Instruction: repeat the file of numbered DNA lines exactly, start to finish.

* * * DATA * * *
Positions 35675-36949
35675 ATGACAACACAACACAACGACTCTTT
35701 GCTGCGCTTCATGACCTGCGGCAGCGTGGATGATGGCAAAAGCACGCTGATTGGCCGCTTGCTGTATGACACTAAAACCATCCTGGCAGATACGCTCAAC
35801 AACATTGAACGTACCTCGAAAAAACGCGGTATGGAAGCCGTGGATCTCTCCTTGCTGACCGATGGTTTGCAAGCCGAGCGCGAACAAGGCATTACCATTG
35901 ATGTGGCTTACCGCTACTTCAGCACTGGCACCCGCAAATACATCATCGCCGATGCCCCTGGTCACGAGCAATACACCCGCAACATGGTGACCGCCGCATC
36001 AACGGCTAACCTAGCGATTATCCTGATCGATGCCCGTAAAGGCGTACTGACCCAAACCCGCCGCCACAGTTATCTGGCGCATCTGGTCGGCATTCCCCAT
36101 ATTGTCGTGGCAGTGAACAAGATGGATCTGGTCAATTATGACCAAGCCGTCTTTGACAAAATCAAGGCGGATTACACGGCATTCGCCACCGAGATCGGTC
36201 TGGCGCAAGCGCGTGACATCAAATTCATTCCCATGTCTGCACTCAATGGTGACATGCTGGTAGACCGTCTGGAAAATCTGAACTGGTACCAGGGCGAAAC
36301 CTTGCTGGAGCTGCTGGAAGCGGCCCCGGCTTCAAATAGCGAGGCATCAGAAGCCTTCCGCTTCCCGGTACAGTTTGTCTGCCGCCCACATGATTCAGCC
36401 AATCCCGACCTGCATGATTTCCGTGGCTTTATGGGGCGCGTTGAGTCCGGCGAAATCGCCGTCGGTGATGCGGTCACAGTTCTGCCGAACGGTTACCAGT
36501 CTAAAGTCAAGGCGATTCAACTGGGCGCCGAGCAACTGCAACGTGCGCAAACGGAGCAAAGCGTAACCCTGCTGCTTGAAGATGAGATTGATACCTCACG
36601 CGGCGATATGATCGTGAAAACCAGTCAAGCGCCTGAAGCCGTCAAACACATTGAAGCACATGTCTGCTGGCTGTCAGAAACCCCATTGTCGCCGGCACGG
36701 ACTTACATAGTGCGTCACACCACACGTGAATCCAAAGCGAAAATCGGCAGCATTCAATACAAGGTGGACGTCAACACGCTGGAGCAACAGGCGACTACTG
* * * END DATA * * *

Positions 35675-36949
35675 ATGACAACACAACACAACGACTCTTT
35701 GCTGCGCTTCATGACCTGCGGCAGCGTGGATGATGGCAAAAGCACGCTGATTGGCCGCTTGCTGTATGACACTAAAACCATCCTGGCAGATACGCTCAAC
35801 AACATTGAACGTACCTCGAAAAAACGCGGTATGGAAGCCGTGGATCTCTCCTTGCTGACCGATGGTTTGCAAGCCGAGCGCGAACAAGGCATTACCATTG
35901 ATGTGGCTTACCGCTACTTCAGCACTGGCACCCGCAAATACATCATCGCCGATGCCCCTGGTCACGAGCAATACACCCGCAACATGGTGACCGCCGCATC
36001 AACGGCTAACCTAGCGATTATCCTGATCGATGCCCGTAAAGGCGTACTGACCCAAACCCGCCGCCACAGTTATCTGGCGCATCTGGTCGGCATTCCCCAT
36101 ATTGTCGTGGCAGTGAACAAGATGGATCTGGTCAATTATGACCAAGCCGTCTTTGACAAAATCAAGGCGGATTACACGGCATTCGCCACCGAGATCGGTC
36201 TGGCGCAAGCGCGTGACATCAAATTCATTCCCATGTCTGCACTCAATGGTGACATGCTGGTAGACCGTCTGGAAAATCTGAACTGGTACCAGGGCGAAAC
36301 CTTGCTGGAGCTGCTGGAAGCGGCCCCGGCTTCAAATAGCGAGGCATCAGAAGCCTTCCGCTTCCCGGTACAGTTTGTCTGCCGCCCACATGATTCAGCC
36401 AATCCCGACCTGCATGATTTCCGTGGCTTTATGGGGCGCGTTGAGTCCGGCGAAATCGCCGTCGGTGATGCGGTCACAGTTCTGCCGAACGGTTACCAGT
36501 CTAAAGTCAAGGCGATTCAACTGGGCGCCGAGCAACTGCAACGTGCGCAAACGGAGCAAAGCGTAACCCTGCTGCTTGAAGATGAGATTGATACCTCACG
36601 CGGCGATATGATCGTGAAAACCAGTCAAGCGCCTGAAGCCGTCAAACACATTGAAGCACATGTCTGCTGGCTGTCAGAAACCCCATTGTCGCCGGCACGG
36701 ACTTACATAGTGCGTCACACCACACGTGAATCCAAAGCGAAAATCGGCAGCATTCAATACAAGGTGGACGTCAACACGCTGGAGCAACAGGCGACTACTG